Surveying & Mapping

GIS map of New Orleans with various points of interest marked with icons

The surveying and mapping community was one of the first to take advantage of GPS because it dramatically increased productivity and resulted in more accurate and reliable data. Today, GPS is a vital part of surveying and mapping activities around the world.

When used by skilled professionals, GPS provides surveying and mapping data of the highest accuracy. GPS-based data collection is much faster than conventional surveying and mapping techniques, reducing the amount of equipment and labor required. A single surveyor can now accomplish in one day what once took an entire team weeks to do.

Municipal workers in hard hats using GPS equipment to record the location of a fire hydrant GPS supports the accurate mapping and modeling of the physical world — from mountains and rivers to streets and buildings to utility lines and other resources. Features measured with GPS can be displayed on maps and in geographic information systems (GIS) that store, manipulate, and display geographically referenced data.

Governments, scientific organizations, and commercial operations throughout the world use GPS and GIS technology to facilitate timely decisions and wise use of resources. Any organization or agency that requires accurate location information about its assets can benefit from the efficiency and productivity provided by GPS positioning.

Unlike conventional techniques, GPS surveying is not bound by constraints such as line-of-sight visibility between survey stations. The stations can be deployed at greater distances from each other and can operate anywhere with a good view of the sky, rather than being confined to remote hilltops as previously required.

Diagram of a hydrographic survey vessel scanning the bottom of a waterway GPS is especially useful in surveying coasts and waterways, where there are few land-based reference points. Survey vessels combine GPS positions with sonar depth soundings to make the nautical charts that alert mariners to changing water depths and underwater hazards. Bridge builders and offshore oil rigs also depend on GPS for accurate hydrographic surveys.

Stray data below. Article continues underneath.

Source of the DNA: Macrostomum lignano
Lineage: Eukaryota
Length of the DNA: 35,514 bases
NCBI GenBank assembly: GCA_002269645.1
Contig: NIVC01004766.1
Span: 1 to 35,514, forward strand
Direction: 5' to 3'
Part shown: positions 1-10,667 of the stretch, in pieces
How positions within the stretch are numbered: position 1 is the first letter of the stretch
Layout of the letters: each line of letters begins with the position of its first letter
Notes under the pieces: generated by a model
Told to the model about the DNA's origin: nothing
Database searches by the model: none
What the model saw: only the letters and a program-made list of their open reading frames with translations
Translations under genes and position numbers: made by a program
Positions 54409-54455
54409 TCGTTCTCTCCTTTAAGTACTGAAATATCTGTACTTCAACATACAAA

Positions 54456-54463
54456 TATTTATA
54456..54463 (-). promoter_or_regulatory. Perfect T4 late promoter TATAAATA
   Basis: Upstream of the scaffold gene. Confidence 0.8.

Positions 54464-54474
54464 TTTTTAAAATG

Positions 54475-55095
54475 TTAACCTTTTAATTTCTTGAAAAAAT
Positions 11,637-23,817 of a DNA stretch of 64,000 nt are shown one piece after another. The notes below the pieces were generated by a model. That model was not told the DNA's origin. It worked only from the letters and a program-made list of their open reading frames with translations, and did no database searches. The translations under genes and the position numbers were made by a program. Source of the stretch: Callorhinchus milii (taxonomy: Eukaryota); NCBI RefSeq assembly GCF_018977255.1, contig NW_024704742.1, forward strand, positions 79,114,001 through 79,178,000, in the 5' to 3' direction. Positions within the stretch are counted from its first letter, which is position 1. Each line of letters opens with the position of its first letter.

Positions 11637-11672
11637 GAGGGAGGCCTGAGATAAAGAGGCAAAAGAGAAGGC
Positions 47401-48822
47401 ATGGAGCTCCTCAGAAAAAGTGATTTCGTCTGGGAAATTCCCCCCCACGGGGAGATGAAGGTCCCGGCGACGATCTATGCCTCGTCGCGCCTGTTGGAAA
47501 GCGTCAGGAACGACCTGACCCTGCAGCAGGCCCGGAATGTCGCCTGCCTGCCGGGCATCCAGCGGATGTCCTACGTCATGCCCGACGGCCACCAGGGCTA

Land surveyors and mappers can carry GPS systems in backpacks or mount them on vehicles to allow rapid, accurate data collection. Some of these systems communicate wirelessly with reference receivers to deliver continuous, real-time, centimeter-level accuracy and unprecedented productivity gains.

Surveyor taking GPS measurements in front of a home construction site To achieve the highest level of accuracy, most survey-grade receivers use two GPS radio frequencies: L1 and L2. Currently, there is no fully functional civilian signal at L2, so these receivers leverage a military L2 signal using "codeless" techniques.

The ongoing GPS modernization program is adding a dedicated civil signal at L2 that supports high-accuracy positioning without the use of military signals. The GPS program is also adding a third civil signal at the L5 frequency that will enhance performance even further. After 2020, the government will no longer support codeless access to military GPS signals.

Learn more about GPS modernization
Learn more about codeless GPS access


  • Significant productivity gains in terms of time, equipment, and labor required
  • Fewer operational limitations compared to conventional techniques.
  • Accurate positioning of physical features that can be used in maps and models.
  • Faster delivery of geographic information needed by decision makers.
  • Centimeter-level surveying results in real-time.

“The most effective way to achieve a robust and globally consistent continental reference system is through the technology of the Global Positioning System (GPS). The explosive growth of GPS applications and the economics of GPS make it the technique of choice for sustainable geodetic operations within Africa.”

Claude Boucher, Former Secretary General, International Association of Geodesy (IAG)

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